The Heart of A Father
Before, whenever I would watch tragic news stories on TV, my heart usually goes out to the victims. And along with the pity comes the feeling of fear–the dread that usually comes from the thought that I could have easily taken that person’s place. Right in the middle of watching the news I often find myself drifting to an imagined world, with me taking the shoes of the person who lost his life, and from the closed coffin I stare back at my friends and loved ones lamenting my sudden demise. And if not for the TV commercial, I would have wandered long enough to being buried.
But with a daughter who, at two months and seventeen days, is now smiling at will, making those nonsensical ga-gas and goo-goos, and staring lovingly back at you when you take a walk, my heart has suddenly metamorphosed into something else. Just now, hearing all the news about the recent bus bombing tragedy in Buendia, Makati last Tuesday, and watching the interviews on the loved ones of the victims, I realized I’m no longer imagining myself as the corpse inside the glass box. The feeling was still the same–of pity and fear. What’s different is that my heart doesn’t feel as much for the victim now than before.
My heart goes out to the parents of the victims now.
Before you go rabid about my seeming insensitivity, hear me out first. Yes, I still feel for the victims. But now that I am a parent myself, I have taken on a whole new perspective on looking at things around me. Before, I cannot understand the grief, loss, and burden that a father feels when they lose a daughter or a son to a heartless act of violence. Before, my clamor for justice usually goes out first in behalf of the victims. Before, my eyes and ears are focused on what the parents say about their child.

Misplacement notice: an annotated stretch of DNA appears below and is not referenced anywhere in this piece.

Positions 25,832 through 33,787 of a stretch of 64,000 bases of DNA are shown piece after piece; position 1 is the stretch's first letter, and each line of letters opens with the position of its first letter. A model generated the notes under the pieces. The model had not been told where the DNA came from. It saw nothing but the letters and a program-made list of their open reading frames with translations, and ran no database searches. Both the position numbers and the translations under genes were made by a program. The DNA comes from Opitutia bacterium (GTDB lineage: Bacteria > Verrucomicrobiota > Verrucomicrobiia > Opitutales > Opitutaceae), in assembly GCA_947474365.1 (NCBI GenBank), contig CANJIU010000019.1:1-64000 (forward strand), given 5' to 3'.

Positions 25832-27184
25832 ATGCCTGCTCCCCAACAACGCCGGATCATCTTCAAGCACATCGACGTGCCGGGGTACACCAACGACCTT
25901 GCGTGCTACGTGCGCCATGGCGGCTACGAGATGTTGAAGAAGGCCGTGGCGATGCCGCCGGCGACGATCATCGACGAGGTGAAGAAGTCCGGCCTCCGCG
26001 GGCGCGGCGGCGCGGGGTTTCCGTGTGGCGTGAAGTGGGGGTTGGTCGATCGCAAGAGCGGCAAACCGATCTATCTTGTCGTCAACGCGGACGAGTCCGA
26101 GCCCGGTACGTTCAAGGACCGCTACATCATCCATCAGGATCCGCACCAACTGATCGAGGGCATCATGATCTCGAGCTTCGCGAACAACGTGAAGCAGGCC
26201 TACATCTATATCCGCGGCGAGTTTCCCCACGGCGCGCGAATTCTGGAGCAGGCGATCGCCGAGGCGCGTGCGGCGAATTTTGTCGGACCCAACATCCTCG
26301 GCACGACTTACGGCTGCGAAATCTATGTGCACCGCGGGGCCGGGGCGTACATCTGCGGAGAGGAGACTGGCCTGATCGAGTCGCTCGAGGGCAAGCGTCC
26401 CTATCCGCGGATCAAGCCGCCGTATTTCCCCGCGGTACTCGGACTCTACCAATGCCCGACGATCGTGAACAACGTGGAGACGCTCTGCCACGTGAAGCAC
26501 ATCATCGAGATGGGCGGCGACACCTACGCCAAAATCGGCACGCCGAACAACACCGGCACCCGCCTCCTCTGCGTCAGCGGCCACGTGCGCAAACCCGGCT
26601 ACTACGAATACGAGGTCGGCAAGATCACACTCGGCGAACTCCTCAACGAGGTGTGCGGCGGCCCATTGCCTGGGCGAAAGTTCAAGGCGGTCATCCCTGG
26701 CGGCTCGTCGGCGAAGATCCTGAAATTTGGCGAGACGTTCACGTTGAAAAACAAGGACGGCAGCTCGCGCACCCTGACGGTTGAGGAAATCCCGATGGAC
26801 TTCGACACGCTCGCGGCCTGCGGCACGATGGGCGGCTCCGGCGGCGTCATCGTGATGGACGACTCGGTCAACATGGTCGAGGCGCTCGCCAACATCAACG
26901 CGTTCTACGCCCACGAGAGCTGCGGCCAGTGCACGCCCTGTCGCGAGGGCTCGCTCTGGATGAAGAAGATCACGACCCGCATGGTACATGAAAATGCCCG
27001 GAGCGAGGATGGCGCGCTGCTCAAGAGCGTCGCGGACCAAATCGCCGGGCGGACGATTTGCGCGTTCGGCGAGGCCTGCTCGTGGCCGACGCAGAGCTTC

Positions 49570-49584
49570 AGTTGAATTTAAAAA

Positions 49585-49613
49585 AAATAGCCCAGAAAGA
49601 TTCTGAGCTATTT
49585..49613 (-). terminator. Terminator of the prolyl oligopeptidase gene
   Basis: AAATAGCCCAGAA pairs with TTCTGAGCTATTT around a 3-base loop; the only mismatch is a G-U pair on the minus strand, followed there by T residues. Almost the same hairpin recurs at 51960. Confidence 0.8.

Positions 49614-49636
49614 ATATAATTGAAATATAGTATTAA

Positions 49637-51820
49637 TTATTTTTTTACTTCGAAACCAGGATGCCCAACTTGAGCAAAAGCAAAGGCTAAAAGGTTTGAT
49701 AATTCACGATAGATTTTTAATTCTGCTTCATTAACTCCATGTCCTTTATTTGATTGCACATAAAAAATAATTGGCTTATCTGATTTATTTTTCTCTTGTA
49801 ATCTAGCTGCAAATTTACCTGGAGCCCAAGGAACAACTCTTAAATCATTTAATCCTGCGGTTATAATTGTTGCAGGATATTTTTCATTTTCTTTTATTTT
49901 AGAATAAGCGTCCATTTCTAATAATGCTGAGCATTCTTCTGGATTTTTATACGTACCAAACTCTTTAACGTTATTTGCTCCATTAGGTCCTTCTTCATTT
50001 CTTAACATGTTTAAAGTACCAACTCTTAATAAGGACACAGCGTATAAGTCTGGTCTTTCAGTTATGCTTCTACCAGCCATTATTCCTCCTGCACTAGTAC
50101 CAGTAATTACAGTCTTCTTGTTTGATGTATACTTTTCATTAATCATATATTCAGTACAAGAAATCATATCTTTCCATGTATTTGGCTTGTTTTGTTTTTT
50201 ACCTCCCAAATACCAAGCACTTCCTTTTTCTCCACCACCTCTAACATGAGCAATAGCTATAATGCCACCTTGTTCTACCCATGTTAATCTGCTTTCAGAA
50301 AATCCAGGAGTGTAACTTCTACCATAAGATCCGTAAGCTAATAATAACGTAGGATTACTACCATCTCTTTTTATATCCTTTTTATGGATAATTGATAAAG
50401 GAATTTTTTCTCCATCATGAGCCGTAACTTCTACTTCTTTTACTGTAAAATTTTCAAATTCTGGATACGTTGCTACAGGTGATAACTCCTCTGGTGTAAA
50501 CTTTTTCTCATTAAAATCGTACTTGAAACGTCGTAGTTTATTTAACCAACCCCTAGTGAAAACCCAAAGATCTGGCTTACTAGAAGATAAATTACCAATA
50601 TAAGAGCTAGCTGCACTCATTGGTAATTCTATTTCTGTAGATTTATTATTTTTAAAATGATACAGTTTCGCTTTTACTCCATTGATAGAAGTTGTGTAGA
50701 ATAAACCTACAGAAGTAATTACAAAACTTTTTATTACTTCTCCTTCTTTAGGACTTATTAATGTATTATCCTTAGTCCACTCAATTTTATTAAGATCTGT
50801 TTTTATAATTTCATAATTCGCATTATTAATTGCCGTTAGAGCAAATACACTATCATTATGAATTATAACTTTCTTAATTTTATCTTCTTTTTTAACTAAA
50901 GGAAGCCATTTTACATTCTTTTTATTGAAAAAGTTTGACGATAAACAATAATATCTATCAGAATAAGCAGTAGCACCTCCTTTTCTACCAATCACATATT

I find myself captured not anymore by the testimonials of the parents, but of the parents themselves. I’m glued right on to reality unfolding before my eyes through the parent’s expressions. Her breaking voice as she speaks of the tragic ending of her son’s life. The river of tears falling from her eyes that now has to endure life without seeing the daughter that she loved so dear. The trembling hands of father clasping his daughter’s necklace, the last remaining memory of someone that, perhaps early that morning, kissed his dad goodbye to go to office to take one step closer to fulfilling her dream–her dad’s dream.Hurtfully, indeed, I feel the pain.
And I’m just a viewer at that.
Walking today from our house going to the parking area, I saw Chelsey looking at me sweetly from her mother’s arms. I looked back at her, and smiled. She smiled even more sweetly.
I know my daughter only knows the smile on my face. Someday, when she’s old enough to make sense of life’s beauties and tragedies, I will let her know my heart.
The heart of a father.